The Gordon Frost Organisation/Adelaide Festival Centre. Festival Theatre. 10 Jan 2018
As one star falls, another is born.
This is the positive side of the explosive upheaval which beset the Adelaide run of the Rocky Horror Show. With national superstar Craig McLachlan ousted amid accusations of “inappropriate conduct”, understudy Adam Rennie was abruptly thrown into the deep end.
McLachlan is famous in the industry as one of those professionals who never misses a performance so his understudies don’t get out much. Under the stressful cloud of controversy, Rennie had scant time to brush up his act but polish it he did and he brought it out to shine.
Thus did Adam Rennie bring the audience to its collective feet in deafening acclaim.
Rennie is blessed with a truly beautiful voice and a good range. Just on his second night, one could see the actor growing into the role, inhabiting the character and making it his own. With some lovely comic timing, he brings to Frank N. Furter a cheeky, lighter spirit. He is more mischievous than lascivious, even in the famous bed scene. He is lithe and acrobatic, buff without being chunky and, from the comfortable expertise with which he executes the part, it is clear he’s been assiduous in shadowing the role behind the scenes. It’s all the stuff of which show bizz success stories are made - and it happened here in Adelaide before our eyes.
Responding to audience acclaim at curtain, Rennie showed modesty, gratitude and relief. It must be an incredible experience for him.
The rest of the Rocky cast swirls around him well practised in their parts, working hard as a professional touring company must, cues sharp, choreography bright and precise, voices strong and clear, albeit there are times when dialogue is indistinct.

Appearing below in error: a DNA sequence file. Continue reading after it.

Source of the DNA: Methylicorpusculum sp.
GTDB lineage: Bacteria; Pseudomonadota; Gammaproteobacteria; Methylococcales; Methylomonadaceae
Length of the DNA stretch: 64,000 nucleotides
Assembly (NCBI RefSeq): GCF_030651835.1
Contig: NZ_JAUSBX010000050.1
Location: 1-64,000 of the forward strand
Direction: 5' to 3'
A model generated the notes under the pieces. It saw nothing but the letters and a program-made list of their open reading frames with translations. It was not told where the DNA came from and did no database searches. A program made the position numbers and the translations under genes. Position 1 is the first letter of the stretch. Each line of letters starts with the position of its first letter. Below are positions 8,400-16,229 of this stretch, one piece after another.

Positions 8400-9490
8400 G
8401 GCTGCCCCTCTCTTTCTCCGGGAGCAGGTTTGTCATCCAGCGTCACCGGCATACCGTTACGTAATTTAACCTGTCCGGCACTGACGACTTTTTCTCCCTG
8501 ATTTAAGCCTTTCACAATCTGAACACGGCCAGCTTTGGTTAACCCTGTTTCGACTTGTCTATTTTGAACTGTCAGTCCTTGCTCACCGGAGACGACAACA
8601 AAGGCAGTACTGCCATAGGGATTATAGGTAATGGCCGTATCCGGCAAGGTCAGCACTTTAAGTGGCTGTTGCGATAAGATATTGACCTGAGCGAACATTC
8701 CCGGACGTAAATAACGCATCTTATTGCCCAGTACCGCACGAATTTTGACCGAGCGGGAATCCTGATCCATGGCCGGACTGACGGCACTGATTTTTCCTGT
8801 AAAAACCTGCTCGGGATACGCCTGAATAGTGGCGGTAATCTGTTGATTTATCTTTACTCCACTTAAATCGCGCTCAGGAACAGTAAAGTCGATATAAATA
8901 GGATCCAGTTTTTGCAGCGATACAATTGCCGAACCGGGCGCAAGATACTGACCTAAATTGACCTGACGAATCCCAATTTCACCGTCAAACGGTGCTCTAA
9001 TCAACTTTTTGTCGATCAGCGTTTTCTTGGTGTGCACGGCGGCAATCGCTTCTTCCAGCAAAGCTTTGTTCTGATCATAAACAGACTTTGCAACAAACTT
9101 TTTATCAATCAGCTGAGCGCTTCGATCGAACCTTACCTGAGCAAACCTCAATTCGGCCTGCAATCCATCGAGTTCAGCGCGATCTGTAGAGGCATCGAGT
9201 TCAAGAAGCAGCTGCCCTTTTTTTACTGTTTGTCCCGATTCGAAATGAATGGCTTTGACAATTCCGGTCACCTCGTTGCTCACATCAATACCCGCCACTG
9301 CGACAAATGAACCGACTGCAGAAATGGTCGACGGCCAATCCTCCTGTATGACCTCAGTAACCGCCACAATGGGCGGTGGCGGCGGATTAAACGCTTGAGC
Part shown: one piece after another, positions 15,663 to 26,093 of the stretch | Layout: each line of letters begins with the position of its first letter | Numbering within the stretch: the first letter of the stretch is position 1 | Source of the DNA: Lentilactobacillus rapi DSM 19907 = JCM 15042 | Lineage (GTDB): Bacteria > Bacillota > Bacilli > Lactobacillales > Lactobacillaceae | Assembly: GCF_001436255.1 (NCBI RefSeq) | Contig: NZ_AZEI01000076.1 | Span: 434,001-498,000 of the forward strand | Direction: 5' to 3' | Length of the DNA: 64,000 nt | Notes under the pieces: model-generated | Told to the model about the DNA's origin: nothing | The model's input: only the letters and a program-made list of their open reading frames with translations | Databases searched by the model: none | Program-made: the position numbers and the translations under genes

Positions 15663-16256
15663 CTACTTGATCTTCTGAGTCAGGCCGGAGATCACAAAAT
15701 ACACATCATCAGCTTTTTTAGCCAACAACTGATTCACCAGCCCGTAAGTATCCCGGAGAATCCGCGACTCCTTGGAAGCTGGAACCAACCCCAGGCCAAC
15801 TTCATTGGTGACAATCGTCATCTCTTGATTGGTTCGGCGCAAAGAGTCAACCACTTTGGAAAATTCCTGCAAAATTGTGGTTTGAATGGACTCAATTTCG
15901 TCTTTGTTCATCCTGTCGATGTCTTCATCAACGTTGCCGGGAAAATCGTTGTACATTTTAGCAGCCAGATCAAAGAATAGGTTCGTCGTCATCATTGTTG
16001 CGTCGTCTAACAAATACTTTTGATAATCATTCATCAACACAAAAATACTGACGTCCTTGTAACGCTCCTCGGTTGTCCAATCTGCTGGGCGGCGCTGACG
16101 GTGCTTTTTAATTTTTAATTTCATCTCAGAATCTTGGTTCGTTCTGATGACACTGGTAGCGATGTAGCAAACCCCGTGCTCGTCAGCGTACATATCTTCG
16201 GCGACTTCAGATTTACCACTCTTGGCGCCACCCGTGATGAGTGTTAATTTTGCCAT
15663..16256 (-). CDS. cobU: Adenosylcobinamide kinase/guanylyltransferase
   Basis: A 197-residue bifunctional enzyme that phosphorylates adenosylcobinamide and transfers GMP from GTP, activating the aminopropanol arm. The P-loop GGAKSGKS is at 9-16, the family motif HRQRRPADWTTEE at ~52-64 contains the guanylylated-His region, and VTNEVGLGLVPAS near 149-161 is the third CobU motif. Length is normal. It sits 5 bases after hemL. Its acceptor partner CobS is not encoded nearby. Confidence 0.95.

Not so from our own Peter Goers as The Narrator. Every syllable resounds from that familiar ABC voice, suspenseful pauses underscoring the comic expectations of Rocky Horror's outlandish sci-fi sexy storyline. Suave in the vivid smoking jackets, he prowls the stage, pointers the dance steps and uses his considerable stage presence to obscure the fact that a dancer he is not. He, too, brings the house to deafening cheers of love and acclaim.
Rocky himself as played by Brendan Irving, is all shimmering muscles and sweetly dolt-faced, and is simply adorable, Rob Mallett as Brad and Michelle Smitheram as Janet are true to form, strongly sung and courageously funny. Kristian Lavercombe’s Riff Raff, with a richly-edged voice which could cut through galvanised iron, is spectacular. No wonder he has been playing the role in 1000 plus performances through assorted productions. His offsiders, Columbine from Nadia Komazec and Magenta from Amanda Harrison, are wicked, wily and sexy with a small, tight ensemble affected by quick changes and lots of you-beaut stage effects.
The show is loud. The small orchestra is onstage, aloft and just visible behind a giant faux celluloid screen. It is right there on every cue and quite the musical powerhouse.
Altogether, it’s a big, slick professional blockbuster show and worth the ticket price. Betwixt and between them all, with cohesion and discipline, this classy working company of actors has pretty seamlessly kept the show on the road despite the calamity of complaints by former cast members.
All power to them, and three cheers for a new Australian stage star, Adam Rennie.
When: 28 Dec 17 to 13 Jan 18
Where: Festival Theatre
Bookings: SOLD OUT